Although I am sure my Trusty Rebelde is built to take on a lot of things this is as close as it gets to the Induction Heater". 

- John

"Dear Nick, seeing power is all the news at the moment, please find picture of current contract where I am the Safety Manager.  Ti 06 is on the job.  

I wear it every day.  it was noticed by a young guy asking what sort of watch it is. I said a hand wound one made by a Super-Hero in Sydney.  He had never seen a hand wound watch and could not hide his amazement when I took it off and showed him the movement.  I was struggling to keep up with his questions on how it worked."

- Garry

Thursday, August 24, 2017

No Excuse Not To Get It Right

An essential part of watchmaking in the 21st century is Computer Aided Design (CAD). It combines elements of draughtsmanship, engineering and design to 3D model parts.

While watchmakers of old did it all on paper, and we're amazed at how they managed to full off such feats of engineering, there are certain insurmountable limitations inherent to this process that CAD allows us to overcome.

One of the main benefits is that CAD allows you to immediately detect any incorrect geometry in your drawings. The nature of a watch mechanism is that every part is closely connected with every other, which means that the design of each part is based on the previous part in the chain. If an angle is off by 1 degree somewhere in the watch, the error will compound throughout the mechanism. It's an all or nothing type deal.

However, even if all your dimensions are correct, there are other problems that could pop up that you'd have no way of detecting without CAD. With it, we're able to assemble all of the individual parts and creating a functioning 3D model. This allows you to check the tension of any springs, that the gears are meshing properly and whether any parts will collide - all before you've made the first part.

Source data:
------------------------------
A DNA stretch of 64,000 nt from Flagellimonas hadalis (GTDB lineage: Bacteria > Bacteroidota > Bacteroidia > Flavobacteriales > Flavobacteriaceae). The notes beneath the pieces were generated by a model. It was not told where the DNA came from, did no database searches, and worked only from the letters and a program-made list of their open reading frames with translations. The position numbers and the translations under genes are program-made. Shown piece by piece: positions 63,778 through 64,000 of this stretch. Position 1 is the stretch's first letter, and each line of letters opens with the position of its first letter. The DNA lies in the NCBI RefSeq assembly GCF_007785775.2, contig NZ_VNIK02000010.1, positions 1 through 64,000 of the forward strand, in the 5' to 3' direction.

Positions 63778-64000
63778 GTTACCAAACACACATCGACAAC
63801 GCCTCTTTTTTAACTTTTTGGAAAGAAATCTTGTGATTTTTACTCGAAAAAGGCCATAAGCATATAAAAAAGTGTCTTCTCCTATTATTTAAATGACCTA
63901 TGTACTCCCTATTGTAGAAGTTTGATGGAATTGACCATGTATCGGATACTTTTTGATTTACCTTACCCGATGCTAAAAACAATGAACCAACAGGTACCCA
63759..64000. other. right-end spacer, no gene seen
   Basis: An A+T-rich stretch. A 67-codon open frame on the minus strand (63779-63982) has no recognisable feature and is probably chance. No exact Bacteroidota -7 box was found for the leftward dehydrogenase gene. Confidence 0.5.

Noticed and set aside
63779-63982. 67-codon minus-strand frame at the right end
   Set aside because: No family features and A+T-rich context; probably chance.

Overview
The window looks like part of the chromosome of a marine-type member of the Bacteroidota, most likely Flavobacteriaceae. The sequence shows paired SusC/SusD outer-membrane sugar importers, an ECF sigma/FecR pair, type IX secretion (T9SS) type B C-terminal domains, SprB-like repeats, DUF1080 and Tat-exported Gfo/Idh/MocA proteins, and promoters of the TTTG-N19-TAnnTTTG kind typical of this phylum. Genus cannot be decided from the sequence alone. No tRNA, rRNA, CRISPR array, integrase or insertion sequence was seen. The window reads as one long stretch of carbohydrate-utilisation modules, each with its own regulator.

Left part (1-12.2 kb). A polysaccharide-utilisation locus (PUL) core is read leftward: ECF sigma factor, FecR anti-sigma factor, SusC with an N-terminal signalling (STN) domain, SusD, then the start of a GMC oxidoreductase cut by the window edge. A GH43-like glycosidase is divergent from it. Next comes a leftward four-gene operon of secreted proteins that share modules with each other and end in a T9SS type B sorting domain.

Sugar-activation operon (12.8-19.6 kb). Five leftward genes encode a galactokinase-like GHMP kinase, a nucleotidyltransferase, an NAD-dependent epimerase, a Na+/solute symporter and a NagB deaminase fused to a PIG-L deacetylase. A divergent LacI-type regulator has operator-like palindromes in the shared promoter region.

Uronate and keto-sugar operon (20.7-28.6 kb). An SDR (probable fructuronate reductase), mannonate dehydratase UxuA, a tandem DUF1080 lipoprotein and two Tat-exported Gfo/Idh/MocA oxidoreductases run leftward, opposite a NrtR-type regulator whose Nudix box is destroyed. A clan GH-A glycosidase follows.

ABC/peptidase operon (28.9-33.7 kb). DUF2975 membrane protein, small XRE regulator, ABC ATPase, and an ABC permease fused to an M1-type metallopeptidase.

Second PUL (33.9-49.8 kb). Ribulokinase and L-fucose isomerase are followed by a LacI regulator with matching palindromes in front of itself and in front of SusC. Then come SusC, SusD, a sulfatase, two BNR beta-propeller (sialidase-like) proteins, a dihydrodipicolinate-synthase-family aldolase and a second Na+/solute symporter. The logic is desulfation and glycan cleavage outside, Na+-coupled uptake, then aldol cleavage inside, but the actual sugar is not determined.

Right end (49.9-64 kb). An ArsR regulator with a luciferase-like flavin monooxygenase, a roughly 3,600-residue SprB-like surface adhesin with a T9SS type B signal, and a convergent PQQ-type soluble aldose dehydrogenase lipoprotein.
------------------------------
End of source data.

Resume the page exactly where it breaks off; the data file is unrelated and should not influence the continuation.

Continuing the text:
Pen and paper is still an indispensable part of the process; It's where ideas are first conceived and refined thereafter, but CAD is now an essential tool in the watchmaker's kit.

As we work towards making our first in-house rebelde mechanism, we're spending many long days carefully modelling each and every part used in our current watches and for our future pieces.

In the image above you can see just one of the components I've made over the last week.

What you're seeing is a part called a sliding pinion. The 'sliding' part of the name is owed to how it works. Depending on what position your crown is in, the sliding pinion slides back and forth to engage either the winding or setting mechanisms.

When your crown is in the winding position, it's part of the gear train that turns to wind the watch's mainspring. When it's in the setting position, it engages with the gears that turn to set your watch's hands.

It's a part you'll never see, but a critical one that's in every single mechanical and quartz watch regardless of make or model.

I feel privileged to be continuing the watchmaking tradition built up over the last few centuries, but it's an evolving art and requires the use of modern tools as with any other field of engineering. Here in our little workshop here in Sydney, we're using the exact same CAD software as Patek Philippe and many other top-notch watch brands, so we've got no excuse not to get it right.

Till next time,